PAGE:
By Jessica Heslam
The gender line is blurring at ballot boxes across the state and nation, as candidates and strategists try to tailor their campaign messages to women voters increasingly worried about the same issues as men — including jobs and the economy.
“They’re just family issues,” said Boston City Councilor Ayanna Pressley. “When you’re talking about access to health care, that is not an issue or concern unique to women. They are simply issues that disproportionately impact women versus men.”
Male and female voters are talking to her about the same worries, Pressley said. Jobs top the list, she said, and health care, public safety and schools are also big concerns.
“That’s because those issues resonate with everyone, not exclusively women,” said Pressley.
So-called women’s issues and men’s issues just don’t exist anymore, she said.
In political races here and across the country, there has been a shift away from the so-called women vs.
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men issues as family concerns take center stage among both men and women who are worried about the economy and jobs.
“The old issues that divide men and women are still there, but the margins might be less this cycle,” said David Paleologos, director of Suffolk University’s Political Research Center.
Some Republican and Democratic campaigns continue to focus on old gender-based issues, such as reproductive rights and contraception, said Kristen Nevious, director of the Marlin Fitzwater Center for Communication at New Hampshire’s Franklin Pierce University.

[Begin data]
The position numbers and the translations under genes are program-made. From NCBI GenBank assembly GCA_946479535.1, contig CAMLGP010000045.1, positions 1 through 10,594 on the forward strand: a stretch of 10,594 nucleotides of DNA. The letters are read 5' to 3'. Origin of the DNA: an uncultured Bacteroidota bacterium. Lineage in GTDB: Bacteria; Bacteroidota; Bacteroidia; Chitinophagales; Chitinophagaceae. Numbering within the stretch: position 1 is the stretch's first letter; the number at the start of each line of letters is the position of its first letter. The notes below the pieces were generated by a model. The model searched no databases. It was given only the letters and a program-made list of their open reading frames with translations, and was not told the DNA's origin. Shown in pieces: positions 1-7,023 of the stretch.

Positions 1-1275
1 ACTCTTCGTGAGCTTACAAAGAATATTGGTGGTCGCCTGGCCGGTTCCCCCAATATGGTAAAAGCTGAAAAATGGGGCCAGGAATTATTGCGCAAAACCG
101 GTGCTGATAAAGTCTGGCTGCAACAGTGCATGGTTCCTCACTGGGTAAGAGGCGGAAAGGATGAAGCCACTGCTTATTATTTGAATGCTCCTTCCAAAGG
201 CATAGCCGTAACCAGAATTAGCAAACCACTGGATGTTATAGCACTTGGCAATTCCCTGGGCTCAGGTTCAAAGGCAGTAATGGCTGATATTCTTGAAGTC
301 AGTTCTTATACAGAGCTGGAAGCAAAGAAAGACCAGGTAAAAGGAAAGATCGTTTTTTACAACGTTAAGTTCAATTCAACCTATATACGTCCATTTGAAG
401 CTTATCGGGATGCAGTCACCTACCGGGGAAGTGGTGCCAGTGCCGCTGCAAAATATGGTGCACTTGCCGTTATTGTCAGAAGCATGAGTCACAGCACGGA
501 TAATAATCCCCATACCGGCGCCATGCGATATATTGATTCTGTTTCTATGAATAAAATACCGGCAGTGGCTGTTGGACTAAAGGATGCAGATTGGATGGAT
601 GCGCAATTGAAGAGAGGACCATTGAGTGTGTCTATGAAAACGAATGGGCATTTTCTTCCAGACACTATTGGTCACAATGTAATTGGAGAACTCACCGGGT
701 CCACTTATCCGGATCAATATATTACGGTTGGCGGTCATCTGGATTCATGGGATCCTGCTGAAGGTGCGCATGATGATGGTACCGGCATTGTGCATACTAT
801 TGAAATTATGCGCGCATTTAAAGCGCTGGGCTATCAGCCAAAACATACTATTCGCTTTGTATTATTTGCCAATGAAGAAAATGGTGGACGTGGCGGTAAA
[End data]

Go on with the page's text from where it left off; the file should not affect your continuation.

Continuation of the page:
“But those aren’t the questions I’m hearing the young single women that everybody is courting ask,” Nevious said.
They’re asking about jobs, she said, affordable education and how to pay off student loans.
And it’s not just women — men are just as concerned.
“I don’t know that there’s a gender difference there,” Nevious said. “I think it’s a concern of everybody.”
There are still some differences in how men and women vote, some observers note.
Former Democratic state Treasurer Shannon O’Brien said both men and women care about economic issues but minimum wage, earned sick time and worker’s benefits “play more heavily” among women — who “have different positions within the economy.”
Women on average earn less money than men, O’Brien pointed out, and more women tend to work in the service industries — and may not get as many benefits. Women also come in and out of the workforce more frequently than men due to child care responsibilities, O’Brien said.
“It’s your world view that a lot of time colors how you vote,” said O’Brien, who lost her 2002 bid for Bay State governor to Republican Mitt Romney. “I don’t think that women vote as a monolith, like, ‘Oh, we girls are all sticking together.’ ”